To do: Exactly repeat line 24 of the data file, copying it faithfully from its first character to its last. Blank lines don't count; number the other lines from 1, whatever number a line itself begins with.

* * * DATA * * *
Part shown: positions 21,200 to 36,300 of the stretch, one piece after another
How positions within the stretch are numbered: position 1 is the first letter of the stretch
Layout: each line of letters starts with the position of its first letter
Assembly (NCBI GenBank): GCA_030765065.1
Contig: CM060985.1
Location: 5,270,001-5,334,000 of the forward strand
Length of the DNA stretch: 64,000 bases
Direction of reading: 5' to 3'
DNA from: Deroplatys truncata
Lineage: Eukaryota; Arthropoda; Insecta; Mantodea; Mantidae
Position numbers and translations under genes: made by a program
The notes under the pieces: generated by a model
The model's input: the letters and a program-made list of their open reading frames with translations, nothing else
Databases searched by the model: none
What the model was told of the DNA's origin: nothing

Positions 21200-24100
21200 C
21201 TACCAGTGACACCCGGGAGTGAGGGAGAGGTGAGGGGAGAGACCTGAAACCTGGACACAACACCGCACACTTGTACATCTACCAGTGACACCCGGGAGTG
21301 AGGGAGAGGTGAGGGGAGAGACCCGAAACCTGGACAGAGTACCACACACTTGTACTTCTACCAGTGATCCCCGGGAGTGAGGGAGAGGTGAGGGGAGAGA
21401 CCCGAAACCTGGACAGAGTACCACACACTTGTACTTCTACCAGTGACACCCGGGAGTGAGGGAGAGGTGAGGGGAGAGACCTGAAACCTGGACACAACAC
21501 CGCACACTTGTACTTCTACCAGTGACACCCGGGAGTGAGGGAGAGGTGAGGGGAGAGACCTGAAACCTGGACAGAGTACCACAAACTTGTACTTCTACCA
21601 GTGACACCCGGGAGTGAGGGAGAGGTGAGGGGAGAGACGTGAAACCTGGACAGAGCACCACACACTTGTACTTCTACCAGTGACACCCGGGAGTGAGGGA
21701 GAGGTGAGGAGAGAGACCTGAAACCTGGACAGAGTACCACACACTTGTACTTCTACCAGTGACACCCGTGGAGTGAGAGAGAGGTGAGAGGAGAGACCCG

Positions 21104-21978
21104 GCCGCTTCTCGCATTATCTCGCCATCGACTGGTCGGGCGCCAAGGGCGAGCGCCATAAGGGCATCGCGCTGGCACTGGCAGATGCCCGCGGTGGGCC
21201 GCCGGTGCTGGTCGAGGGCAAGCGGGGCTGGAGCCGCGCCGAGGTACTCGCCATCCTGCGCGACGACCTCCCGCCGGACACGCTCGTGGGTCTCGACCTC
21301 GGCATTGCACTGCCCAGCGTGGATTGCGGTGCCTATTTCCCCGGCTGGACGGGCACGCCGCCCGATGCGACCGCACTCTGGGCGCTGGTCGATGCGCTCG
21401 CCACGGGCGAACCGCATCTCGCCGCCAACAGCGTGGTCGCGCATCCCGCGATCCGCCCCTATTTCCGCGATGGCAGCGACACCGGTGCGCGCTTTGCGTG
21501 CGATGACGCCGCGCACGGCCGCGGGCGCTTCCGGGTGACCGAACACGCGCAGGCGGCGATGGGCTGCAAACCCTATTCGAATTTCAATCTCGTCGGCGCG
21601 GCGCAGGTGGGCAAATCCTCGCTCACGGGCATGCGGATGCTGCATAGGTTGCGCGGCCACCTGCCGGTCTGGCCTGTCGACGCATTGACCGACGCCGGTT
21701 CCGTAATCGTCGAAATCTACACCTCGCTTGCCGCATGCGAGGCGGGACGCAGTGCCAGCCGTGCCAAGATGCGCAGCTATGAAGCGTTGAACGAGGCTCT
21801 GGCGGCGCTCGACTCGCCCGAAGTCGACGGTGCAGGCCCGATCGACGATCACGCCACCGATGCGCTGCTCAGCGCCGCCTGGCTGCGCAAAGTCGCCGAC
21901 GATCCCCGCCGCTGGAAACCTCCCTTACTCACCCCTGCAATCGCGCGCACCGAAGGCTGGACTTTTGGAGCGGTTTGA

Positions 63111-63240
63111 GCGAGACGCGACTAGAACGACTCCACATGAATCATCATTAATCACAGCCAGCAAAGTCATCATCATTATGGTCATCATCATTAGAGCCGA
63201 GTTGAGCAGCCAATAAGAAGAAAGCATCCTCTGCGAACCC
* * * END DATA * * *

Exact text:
Positions 21104-21978